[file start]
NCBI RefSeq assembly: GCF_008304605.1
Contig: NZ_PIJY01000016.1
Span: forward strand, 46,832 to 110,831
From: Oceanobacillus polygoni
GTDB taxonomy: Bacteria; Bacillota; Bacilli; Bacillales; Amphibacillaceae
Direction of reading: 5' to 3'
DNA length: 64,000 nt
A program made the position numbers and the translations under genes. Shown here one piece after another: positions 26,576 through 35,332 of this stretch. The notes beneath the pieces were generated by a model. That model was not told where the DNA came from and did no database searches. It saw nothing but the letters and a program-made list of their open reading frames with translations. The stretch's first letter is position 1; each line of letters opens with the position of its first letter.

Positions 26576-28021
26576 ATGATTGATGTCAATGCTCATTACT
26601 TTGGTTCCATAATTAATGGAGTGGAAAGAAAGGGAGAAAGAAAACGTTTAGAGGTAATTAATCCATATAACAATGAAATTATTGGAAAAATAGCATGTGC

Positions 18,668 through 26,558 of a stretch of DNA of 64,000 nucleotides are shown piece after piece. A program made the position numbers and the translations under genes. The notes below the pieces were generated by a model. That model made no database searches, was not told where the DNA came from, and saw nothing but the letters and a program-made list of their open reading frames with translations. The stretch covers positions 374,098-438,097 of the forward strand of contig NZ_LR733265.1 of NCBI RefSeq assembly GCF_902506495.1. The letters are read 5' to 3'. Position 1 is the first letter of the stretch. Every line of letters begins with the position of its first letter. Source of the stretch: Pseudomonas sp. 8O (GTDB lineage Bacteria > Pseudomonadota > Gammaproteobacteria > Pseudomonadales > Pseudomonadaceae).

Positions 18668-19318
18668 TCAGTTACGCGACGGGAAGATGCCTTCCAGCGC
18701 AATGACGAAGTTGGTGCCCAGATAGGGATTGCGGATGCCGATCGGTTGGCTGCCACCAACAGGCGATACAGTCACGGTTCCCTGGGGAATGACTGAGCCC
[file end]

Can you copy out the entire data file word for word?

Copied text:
NCBI RefSeq assembly: GCF_008304605.1
Contig: NZ_PIJY01000016.1
Span: forward strand, 46,832 to 110,831
From: Oceanobacillus polygoni
GTDB taxonomy: Bacteria; Bacillota; Bacilli; Bacillales; Amphibacillaceae
Direction of reading: 5' to 3'
DNA length: 64,000 nt
A program made the position numbers and the translations under genes. Shown here one piece after another: positions 26,576 through 35,332 of this stretch. The notes beneath the pieces were generated by a model. That model was not told where the DNA came from and did no database searches. It saw nothing but the letters and a program-made list of their open reading frames with translations. The stretch's first letter is position 1; each line of letters opens with the position of its first letter.

Positions 26576-28021
26576 ATGATTGATGTCAATGCTCATTACT
26601 TTGGTTCCATAATTAATGGAGTGGAAAGAAAGGGAGAAAGAAAACGTTTAGAGGTAATTAATCCATATAACAATGAAATTATTGGAAAAATAGCATGTGC

Positions 18,668 through 26,558 of a stretch of DNA of 64,000 nucleotides are shown piece after piece. A program made the position numbers and the translations under genes. The notes below the pieces were generated by a model. That model made no database searches, was not told where the DNA came from, and saw nothing but the letters and a program-made list of their open reading frames with translations. The stretch covers positions 374,098-438,097 of the forward strand of contig NZ_LR733265.1 of NCBI RefSeq assembly GCF_902506495.1. The letters are read 5' to 3'. Position 1 is the first letter of the stretch. Every line of letters begins with the position of its first letter. Source of the stretch: Pseudomonas sp. 8O (GTDB lineage Bacteria > Pseudomonadota > Gammaproteobacteria > Pseudomonadales > Pseudomonadaceae).

Positions 18668-19318
18668 TCAGTTACGCGACGGGAAGATGCCTTCCAGCGC
18701 AATGACGAAGTTGGTGCCCAGATAGGGATTGCGGATGCCGATCGGTTGGCTGCCACCAACAGGCGATACAGTCACGGTTCCCTGGGGAATGACTGAGCCC